ritageorge
20-08-14, 12:55
I did a study on paternal and maternal age and their correlation with autism.
Increasing parental age is one of the factors implicated in the elevated rates of autism we are finding.

Horncastle
04-09-14, 20:39
This explains a lot my great uncle born when his father was in his forties did need some adaptions, a horse that was a different size from his friends and he could only drive a Jag because of his difficuty in seeing out off it. He didn't even live to 90 only reaching 88 and height wise he only reached 6ft 5inches.

Angela
09-09-14, 16:03
More scientific proof linking paternal age with increased mutations. Of course, not all would be deleterious, but my understanding is that most of them would be...

Determinants of Mutation Rate Variation in the Human Germline:
http://www.annualreviews.org/eprint/P39WXRWSQN7baFj2fb78/full/10.1146/annurev-genom-031714-125740

In terms of replication errors...from the paper:
After puberty, sperm are continuously produced through the asymmetric division of self-renewing spermatogonial stem cells every 16 days (61). Five additional cell divisions (corresponding to four replication events) are required to obtain mature sperm. As a consequence, if puberty occurs at 13 years (116), approximately 38 + 23×(30 − 13) = 429 stem cell divisions have occurred if conception takes place at a paternal age of 30 years, and approximately 659 have occurred if conception takes place at a paternal age of 40 years. If mutations are due largely to replication errors, we expect most to be introduced in the paternal germline, at a rate that depends on paternal age. A greater contribution of paternal mutations was first noted in studies of human Mendelian disease (29, 55). This observation was lent strong support by molecular evolution studies of autosomes and X and Y chromosomes that reported lower divergence on the X than on the Y and autosomes (97, 104).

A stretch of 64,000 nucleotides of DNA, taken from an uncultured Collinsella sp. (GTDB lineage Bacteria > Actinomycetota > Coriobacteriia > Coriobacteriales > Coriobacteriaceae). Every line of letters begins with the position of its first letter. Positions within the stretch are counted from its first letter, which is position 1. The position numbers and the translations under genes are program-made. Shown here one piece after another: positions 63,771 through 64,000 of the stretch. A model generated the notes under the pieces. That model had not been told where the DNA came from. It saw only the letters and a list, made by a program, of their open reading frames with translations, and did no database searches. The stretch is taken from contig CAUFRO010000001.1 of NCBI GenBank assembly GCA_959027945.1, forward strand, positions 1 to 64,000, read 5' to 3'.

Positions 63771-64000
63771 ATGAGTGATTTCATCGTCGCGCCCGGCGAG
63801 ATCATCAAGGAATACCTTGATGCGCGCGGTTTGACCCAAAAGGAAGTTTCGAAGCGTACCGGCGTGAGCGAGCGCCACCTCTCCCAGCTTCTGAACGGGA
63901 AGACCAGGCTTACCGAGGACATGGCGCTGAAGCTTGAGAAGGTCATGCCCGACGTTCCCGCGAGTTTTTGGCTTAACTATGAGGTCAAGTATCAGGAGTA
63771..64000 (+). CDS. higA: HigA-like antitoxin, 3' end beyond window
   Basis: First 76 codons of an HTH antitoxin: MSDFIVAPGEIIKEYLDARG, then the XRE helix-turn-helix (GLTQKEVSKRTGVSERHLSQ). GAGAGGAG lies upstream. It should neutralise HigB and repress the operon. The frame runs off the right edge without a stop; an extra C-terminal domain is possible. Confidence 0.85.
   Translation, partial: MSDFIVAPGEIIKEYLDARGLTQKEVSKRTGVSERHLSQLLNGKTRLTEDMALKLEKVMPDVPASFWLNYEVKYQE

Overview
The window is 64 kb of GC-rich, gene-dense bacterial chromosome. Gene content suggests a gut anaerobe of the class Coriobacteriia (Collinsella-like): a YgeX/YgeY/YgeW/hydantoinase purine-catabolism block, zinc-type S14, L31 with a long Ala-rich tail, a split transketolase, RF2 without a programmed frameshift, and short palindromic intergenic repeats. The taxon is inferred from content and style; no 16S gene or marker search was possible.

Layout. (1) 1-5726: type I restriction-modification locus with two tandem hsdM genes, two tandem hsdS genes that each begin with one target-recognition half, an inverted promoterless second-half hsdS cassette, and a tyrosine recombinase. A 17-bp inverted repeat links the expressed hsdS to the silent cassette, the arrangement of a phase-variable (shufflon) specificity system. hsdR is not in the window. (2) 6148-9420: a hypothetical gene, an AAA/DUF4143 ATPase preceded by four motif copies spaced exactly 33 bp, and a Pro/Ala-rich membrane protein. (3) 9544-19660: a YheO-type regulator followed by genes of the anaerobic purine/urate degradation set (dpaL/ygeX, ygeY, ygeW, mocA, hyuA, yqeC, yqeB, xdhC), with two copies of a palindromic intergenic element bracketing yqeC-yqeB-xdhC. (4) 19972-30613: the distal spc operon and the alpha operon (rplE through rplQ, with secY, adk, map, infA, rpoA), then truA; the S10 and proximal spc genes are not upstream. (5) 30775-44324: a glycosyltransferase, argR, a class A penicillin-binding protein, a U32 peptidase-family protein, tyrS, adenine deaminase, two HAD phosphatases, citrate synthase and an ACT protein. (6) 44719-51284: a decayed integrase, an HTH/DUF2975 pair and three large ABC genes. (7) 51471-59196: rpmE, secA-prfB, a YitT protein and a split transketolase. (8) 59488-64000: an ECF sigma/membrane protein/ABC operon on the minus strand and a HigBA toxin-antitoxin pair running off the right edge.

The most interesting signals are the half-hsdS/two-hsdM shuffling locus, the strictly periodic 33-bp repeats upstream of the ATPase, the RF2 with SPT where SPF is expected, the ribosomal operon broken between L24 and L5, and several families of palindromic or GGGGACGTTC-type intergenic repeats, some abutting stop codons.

Ovum are also produced throughout life, however, again according to the paper:
In that regard, it is plausible that sequencing more families may yet reveal a maternal age effect on the number of maternal de novo mutations (46). This effect is expected to be subtle compared with the paternal one, however.

This seems to be one of those cases where, perhaps because the linkage between paternal age and "weakness" of offspring was unknown in some cultures, or because power and wealth was more important, societal practices actually worked (and works) against the fitness of the group as a whole.

Angela
10-09-14, 21:20